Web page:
In recent articles in the New York Times and The Atlantic, John Sipher ’83, P’19 discusses the dangers that Russian intelligence operations pose to the safety and security of the United States. Sipher, who has served in the C.I.A.’s clandestine service and executive ranks, was stationed in Moscow in the 1990s and served as the Deputy of the C.I.A.’s worldwide Russia program for three years.
In an op-ed in the New York Times, “Don’t Muzzle Former C.I.A. Officers,” he and his co-authors, also former C.I.A. officers, express their dismay over comments by current C.I.A. Director Mike Pompeo and argue for transparent and apolitical national security leadership.
Pompeo “said that agency officers have an obligation to remain quiet about their work for a period that ‘far extends beyond the day you turn in your badge,’” they write. “Even if his ire was trained primarily at specific outspoken former intelligence community leaders, his message to all former C.I.A. officers was clear: Stop speaking out. Our response to him is this: Respectfully, we won’t.”
In the Atlantic article, “Taking Putin’s Word For It,” Sipher and his co-author Ryan Goodman, who served as special counsel to the general counsel of the Department of Defense, address President Donald Trump’s recent acceptance of Putin’s assurance that Russia did not attempt to sway the 2016 U.S. Presidential election.
Sipher and Goodman write that “trusting Putin over America’s intelligence professionals is a stinging rebuke to those dedicated public servants who work diligently to provide him with the best information available.”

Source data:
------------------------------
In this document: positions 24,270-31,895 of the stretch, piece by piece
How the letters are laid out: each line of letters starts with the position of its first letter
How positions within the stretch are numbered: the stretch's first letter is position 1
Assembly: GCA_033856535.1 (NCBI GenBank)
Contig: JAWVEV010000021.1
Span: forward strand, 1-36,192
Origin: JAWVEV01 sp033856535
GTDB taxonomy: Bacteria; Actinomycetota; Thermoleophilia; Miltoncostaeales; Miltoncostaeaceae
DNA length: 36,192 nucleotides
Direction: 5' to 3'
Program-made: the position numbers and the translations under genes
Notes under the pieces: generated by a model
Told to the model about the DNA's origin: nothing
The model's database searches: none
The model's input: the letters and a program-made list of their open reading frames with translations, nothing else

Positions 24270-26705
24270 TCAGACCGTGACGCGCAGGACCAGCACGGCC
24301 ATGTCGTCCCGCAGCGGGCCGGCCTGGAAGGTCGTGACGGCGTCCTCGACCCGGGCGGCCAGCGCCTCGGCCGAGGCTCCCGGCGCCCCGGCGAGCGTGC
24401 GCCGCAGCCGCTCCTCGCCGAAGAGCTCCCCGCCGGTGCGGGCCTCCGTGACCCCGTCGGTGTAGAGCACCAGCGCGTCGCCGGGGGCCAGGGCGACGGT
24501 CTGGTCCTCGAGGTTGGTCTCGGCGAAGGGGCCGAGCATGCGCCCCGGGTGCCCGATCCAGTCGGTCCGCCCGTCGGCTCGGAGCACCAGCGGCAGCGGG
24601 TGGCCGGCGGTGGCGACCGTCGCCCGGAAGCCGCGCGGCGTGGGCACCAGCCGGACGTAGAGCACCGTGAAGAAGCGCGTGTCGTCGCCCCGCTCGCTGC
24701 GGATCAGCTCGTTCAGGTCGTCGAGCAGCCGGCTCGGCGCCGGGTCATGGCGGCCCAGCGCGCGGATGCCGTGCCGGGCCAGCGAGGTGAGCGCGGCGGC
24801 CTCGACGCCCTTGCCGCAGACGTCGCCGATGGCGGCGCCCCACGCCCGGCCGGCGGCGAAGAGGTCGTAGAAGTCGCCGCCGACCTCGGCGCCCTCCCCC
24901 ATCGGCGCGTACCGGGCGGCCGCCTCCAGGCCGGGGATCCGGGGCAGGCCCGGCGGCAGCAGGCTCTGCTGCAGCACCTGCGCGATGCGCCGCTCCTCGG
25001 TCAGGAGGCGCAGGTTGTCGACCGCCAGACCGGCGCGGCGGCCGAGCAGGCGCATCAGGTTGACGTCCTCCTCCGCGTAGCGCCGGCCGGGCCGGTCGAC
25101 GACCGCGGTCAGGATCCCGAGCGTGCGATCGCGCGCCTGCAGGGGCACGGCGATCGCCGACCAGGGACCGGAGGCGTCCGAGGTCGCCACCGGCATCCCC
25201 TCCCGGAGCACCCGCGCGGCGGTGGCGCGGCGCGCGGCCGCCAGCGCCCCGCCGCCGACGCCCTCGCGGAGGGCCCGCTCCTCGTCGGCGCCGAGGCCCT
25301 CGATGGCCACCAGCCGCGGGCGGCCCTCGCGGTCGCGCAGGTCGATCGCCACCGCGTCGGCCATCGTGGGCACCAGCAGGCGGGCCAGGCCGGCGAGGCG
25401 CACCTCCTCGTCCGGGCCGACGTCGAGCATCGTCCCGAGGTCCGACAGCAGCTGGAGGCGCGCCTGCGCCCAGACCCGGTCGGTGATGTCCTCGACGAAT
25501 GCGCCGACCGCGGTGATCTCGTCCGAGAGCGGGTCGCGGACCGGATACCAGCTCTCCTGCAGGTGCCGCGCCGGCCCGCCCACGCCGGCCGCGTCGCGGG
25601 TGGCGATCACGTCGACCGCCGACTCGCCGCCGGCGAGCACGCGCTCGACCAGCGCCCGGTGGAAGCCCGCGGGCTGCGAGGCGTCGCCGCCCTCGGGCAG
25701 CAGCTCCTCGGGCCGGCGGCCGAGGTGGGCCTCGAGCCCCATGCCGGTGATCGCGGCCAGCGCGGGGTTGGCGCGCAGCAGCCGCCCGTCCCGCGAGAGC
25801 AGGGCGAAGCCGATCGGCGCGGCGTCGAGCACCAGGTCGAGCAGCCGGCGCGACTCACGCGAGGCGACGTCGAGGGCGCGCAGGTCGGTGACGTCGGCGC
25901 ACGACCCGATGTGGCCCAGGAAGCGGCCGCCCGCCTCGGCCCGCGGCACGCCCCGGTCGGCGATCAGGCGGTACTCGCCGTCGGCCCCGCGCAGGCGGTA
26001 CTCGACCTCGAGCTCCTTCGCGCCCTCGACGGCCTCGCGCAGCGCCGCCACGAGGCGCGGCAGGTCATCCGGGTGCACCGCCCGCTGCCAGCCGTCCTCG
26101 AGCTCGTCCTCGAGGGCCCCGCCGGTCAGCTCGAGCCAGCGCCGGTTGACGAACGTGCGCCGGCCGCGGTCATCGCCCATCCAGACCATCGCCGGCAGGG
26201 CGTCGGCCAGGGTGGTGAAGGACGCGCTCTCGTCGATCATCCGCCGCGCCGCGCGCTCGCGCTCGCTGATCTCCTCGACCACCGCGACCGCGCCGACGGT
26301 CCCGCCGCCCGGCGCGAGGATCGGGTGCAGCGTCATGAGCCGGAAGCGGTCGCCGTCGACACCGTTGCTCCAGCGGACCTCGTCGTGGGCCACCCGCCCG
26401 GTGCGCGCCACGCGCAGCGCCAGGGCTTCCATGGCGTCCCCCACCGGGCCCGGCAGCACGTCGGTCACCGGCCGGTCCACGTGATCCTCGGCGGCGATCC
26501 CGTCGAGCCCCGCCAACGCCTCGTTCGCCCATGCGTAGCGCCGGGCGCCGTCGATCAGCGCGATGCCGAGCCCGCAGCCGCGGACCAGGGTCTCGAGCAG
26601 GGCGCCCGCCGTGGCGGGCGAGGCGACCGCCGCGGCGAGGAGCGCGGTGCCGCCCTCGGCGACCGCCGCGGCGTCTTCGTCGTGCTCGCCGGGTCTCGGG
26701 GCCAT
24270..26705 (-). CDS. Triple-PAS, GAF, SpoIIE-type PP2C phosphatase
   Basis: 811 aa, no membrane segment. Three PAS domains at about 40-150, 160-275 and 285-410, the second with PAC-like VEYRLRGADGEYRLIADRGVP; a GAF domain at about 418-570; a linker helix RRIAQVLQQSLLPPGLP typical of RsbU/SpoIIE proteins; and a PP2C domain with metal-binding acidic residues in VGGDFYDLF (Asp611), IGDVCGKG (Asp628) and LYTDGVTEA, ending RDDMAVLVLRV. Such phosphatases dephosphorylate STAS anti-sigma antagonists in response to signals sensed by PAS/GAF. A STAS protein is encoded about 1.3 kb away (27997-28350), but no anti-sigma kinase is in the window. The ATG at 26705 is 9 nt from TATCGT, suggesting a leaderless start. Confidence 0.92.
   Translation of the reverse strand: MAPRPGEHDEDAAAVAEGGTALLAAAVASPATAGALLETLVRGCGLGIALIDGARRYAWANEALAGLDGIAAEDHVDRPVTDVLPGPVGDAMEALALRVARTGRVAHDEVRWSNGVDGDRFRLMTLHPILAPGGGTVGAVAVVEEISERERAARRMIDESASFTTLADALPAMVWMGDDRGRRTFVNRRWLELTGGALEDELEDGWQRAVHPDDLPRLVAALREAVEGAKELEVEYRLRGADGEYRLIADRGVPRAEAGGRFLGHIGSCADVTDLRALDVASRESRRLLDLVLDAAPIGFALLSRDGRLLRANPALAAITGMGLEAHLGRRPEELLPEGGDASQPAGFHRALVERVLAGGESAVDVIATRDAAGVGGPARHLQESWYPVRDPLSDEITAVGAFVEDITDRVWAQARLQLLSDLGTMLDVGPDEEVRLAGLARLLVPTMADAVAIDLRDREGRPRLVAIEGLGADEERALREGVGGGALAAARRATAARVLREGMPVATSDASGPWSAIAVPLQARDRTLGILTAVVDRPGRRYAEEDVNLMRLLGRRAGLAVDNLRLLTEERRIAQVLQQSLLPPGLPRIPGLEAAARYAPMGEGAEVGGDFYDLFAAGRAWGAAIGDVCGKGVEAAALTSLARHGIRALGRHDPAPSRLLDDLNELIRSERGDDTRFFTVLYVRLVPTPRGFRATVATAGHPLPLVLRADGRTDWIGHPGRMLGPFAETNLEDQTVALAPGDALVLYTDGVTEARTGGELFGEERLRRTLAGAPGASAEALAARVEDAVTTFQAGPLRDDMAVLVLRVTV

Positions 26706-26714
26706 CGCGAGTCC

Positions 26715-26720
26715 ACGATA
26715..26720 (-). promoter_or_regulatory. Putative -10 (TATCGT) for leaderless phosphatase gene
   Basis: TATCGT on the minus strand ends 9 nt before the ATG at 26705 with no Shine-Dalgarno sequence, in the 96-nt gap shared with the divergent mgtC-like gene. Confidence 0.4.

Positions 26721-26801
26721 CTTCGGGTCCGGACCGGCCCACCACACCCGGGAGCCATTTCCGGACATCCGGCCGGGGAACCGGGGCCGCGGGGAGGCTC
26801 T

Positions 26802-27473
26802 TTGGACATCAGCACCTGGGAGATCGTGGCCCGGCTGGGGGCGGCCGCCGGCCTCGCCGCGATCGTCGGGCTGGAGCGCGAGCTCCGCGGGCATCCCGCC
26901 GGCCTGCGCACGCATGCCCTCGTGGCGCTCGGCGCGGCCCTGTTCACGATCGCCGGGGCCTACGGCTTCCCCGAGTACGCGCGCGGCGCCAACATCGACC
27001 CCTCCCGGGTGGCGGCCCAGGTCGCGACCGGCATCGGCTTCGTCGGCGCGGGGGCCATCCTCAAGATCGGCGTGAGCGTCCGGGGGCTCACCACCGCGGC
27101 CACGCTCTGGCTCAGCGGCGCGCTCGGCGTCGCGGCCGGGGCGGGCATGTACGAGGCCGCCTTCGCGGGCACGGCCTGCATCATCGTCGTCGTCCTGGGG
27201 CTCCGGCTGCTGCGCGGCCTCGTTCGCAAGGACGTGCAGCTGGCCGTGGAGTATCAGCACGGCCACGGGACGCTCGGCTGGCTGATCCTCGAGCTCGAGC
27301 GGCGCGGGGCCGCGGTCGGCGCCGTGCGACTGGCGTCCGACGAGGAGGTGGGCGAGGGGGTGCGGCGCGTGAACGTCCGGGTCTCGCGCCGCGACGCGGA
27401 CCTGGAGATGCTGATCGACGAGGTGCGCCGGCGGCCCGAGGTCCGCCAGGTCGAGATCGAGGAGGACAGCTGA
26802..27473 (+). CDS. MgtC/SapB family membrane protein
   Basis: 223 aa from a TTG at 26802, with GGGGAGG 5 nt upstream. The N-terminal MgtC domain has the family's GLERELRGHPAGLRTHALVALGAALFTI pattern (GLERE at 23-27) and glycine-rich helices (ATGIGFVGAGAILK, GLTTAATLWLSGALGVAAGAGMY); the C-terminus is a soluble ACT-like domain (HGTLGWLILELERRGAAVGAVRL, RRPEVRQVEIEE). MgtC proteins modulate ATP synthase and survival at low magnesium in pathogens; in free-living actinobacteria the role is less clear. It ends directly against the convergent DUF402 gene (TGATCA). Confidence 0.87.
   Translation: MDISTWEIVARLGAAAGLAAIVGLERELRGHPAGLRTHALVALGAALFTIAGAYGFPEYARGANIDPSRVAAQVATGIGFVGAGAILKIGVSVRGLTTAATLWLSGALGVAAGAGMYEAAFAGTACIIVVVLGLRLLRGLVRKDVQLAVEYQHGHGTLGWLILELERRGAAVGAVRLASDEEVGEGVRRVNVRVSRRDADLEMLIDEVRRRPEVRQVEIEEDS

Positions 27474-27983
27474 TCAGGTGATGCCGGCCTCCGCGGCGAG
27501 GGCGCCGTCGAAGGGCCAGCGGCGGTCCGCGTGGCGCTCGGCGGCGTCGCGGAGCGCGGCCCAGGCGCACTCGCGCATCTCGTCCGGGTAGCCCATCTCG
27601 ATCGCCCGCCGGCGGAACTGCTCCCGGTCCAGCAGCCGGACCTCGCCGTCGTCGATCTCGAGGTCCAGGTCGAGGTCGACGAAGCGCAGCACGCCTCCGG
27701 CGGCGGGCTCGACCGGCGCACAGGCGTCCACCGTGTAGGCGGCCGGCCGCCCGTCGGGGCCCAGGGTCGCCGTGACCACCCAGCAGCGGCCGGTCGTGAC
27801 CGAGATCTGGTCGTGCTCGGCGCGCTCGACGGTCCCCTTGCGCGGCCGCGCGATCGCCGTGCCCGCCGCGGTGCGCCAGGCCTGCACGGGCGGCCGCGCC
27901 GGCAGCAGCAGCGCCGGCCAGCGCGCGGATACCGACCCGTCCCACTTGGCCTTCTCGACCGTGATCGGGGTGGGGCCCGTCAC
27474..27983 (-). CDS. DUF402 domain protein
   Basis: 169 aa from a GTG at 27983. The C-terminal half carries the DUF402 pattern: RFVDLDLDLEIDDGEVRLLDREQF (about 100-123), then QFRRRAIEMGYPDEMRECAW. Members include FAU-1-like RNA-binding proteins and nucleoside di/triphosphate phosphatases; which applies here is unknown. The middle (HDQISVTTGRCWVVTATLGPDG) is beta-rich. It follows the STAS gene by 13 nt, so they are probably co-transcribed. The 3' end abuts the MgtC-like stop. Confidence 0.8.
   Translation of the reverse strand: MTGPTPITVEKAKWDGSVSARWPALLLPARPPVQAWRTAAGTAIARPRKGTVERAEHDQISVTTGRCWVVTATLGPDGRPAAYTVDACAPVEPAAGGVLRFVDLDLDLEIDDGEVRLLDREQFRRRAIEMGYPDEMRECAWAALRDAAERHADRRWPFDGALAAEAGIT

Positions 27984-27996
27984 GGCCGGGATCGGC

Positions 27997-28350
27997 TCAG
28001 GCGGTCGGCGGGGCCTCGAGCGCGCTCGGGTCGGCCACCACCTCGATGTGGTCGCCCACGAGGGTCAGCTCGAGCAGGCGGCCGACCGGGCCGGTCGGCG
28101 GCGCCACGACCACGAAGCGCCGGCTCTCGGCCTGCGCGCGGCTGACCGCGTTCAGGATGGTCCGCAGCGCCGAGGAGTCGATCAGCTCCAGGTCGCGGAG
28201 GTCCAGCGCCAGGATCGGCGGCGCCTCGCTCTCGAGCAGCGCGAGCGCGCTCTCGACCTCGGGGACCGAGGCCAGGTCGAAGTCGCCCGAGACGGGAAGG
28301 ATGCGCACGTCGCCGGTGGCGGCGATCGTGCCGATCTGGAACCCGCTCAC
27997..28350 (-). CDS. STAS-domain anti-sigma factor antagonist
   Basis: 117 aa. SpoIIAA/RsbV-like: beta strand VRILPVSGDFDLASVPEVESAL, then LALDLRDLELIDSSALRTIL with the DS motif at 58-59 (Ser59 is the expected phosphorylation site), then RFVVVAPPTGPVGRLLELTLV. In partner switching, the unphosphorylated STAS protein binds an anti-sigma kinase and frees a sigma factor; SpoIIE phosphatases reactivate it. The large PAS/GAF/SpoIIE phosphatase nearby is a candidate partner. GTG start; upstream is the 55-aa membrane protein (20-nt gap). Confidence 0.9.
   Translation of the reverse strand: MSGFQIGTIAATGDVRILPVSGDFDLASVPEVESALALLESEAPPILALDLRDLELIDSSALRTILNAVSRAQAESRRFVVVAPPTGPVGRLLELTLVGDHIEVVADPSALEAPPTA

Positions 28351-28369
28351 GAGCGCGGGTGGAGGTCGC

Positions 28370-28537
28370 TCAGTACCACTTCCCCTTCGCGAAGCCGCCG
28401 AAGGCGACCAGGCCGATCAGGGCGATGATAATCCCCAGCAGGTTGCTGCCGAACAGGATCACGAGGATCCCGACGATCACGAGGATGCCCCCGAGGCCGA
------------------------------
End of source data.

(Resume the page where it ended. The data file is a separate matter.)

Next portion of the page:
In the Oct. 31 interview on the International Spy Museum’s “SpyCast” series, Sipher discusses broad goals, strategies and culture of the C.I.A., as well as his long career in the agency, which includes multiple overseas tours as Chief of Station and Deputy Chief of Station in Europe, Asia, Southeast Asia, the Balkans and South Asia.
Sipher retired from the C.I.A. in 2014, having served in the agency’s National Clandestine Service and Senior Intelligence Service. The recipient of the C.I.A.’s Distinguished Career Intelligence Medal, he served as a lead instructor in the agency’s training school and as a regular lecturer at its leadership development program. He earned a B.A. from Hobart College and a master’s in international affairs from Columbia University, and has attended a variety of executive level courses at Harvard University, Northwestern University’s Kellogg School of Management, Aspen Institute and the Intelligence Community’s Executive Leadership program.
Formerly project lead at the McChrystal Group, Sipher recently helped establish CrossLead, Inc., where he serves as director of client services for the company, which develops technology and software tools for corporate leadership and leadership development.